And Poland announced this week that the country would soon allow its citizens living abroad to get married, although Poland itself still wouldn’t recognize those marriages.

Those are the headlines. Visit for more on all of these stories, and head over to and click “Like” to get news alerts and headlines right on your wall. Click over here to subscribe to weekly updates, or over to the right to watch some of our previous episodes, such as our interview with Josh Vandiver about how DOMA could separate him from his husband, and our interview with Friendfactor’s Brian Elliot about moving New York legislators closer to marriage.

We’ll see you next week.

Entry filed under: DOMA Repeal, Marriage equality, Prop 8 trial, Right-wing, Videos.

Marinelli: ‘Although we had photos of white people signing our petition, NOM didn’t choose any of them because the black woman was of greater political value.’ NYC rally to stop the deportations under DOMA

30 Comments Add your own

  • 1. Ed Cortes  |  May 2, 2011 at 6:40 am

    Another set to watch!

    • 2. Ann S.  |  May 2, 2011 at 6:41 am


      • 3. Gregory in Salt Lake City  |  May 2, 2011 at 7:03 am

        tx Matt. GO NY!

      • 4. Straight for Equality  |  May 2, 2011 at 7:34 am

    • 5. Alan E  |  May 2, 2011 at 7:25 am

      Will read/watch when I’m on my way to work.

      Oh and “America! F@€k yeah!”

  • 6. Sagesse  |  May 2, 2011 at 7:33 am

    To read later.

  • 7. Ronnie  |  May 2, 2011 at 8:08 am

    Subscribing & sharing…..

    The Duke & Duchess of Cambridge (aka. Prince William & Catherine “Kate” Middleton) are asking that instead of sending them wedding gifts that those who would like to send them a gift to so by donating to one of their (William & Kate) favorite charities.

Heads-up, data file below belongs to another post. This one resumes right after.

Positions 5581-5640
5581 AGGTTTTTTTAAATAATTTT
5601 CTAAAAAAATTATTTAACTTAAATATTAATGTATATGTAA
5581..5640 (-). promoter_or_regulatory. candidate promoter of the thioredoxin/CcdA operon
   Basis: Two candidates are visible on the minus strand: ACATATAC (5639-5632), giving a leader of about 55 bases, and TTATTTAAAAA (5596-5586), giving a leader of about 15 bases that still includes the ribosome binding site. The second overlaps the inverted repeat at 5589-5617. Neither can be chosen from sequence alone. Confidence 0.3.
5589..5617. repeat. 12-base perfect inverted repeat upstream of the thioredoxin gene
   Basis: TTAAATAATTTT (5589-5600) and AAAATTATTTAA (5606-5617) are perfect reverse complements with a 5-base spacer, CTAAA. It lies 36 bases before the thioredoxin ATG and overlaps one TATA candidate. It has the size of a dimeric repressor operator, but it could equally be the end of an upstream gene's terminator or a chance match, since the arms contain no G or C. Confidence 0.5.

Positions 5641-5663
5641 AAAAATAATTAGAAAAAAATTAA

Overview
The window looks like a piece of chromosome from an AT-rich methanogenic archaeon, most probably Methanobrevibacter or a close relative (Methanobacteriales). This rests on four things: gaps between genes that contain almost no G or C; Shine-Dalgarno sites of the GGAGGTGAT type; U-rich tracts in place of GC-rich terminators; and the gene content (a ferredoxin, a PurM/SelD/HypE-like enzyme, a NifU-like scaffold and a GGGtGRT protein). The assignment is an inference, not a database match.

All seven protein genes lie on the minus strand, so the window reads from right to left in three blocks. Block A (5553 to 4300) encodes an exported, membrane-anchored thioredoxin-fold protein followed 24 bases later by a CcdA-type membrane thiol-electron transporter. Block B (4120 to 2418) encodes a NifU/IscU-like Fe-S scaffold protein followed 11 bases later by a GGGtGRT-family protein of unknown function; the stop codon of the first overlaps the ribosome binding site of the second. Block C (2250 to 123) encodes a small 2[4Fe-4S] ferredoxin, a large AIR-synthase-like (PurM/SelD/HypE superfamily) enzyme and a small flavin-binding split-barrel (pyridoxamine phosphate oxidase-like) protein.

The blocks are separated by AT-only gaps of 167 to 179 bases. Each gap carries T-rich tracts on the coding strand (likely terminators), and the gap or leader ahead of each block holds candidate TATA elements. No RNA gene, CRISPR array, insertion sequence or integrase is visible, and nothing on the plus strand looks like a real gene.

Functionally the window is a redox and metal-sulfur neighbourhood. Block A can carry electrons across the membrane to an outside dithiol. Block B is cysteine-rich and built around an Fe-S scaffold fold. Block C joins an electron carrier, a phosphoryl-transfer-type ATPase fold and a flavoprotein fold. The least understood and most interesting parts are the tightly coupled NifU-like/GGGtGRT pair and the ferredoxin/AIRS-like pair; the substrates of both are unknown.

One of those charities is “Beat Bullying”, one of the UK’s largest bullying prevention programs.

    Kate Middleton, Prince William Ask For Donations To Beatbullying


    • 8. Carpool Cookie  |  May 2, 2011 at 11:48 am

      It is not in good taste to acknowledge that any sort of gift is ever expected…especially from people you didn’t even serve champagne to.

      This is an etiquette outrage!

      • 9. Carpool Cookie  |  May 2, 2011 at 11:49 am

        PS: I don’t mean it’s an outrage on Ronnie’s part [b]: )[/b]

      • 10. Gregory in Salt Lake City  |  May 2, 2011 at 12:42 pm

        I’ve often been curious about that…why gifts are “expected” : /

        what about flowers at a funeral? In lieu of flowers, we encourage you to donate….

        • 11. AnonyGrl  |  May 2, 2011 at 1:05 pm

          Why are gifts expected at a wedding? Well, traditionally, a couple is just starting off on their life together, moving out of the parents’ houses, and they need STUFF to fill their own house. When the tradition originated the stuff that was given them were things like a sharp knife and a pair of goats. Obviously William and Kate won’t have THOSE sorts of needs, so asked that if you wish to follow the tradition of making a gift, give it to someone who NEEDS a goat… which, by the way, you can do at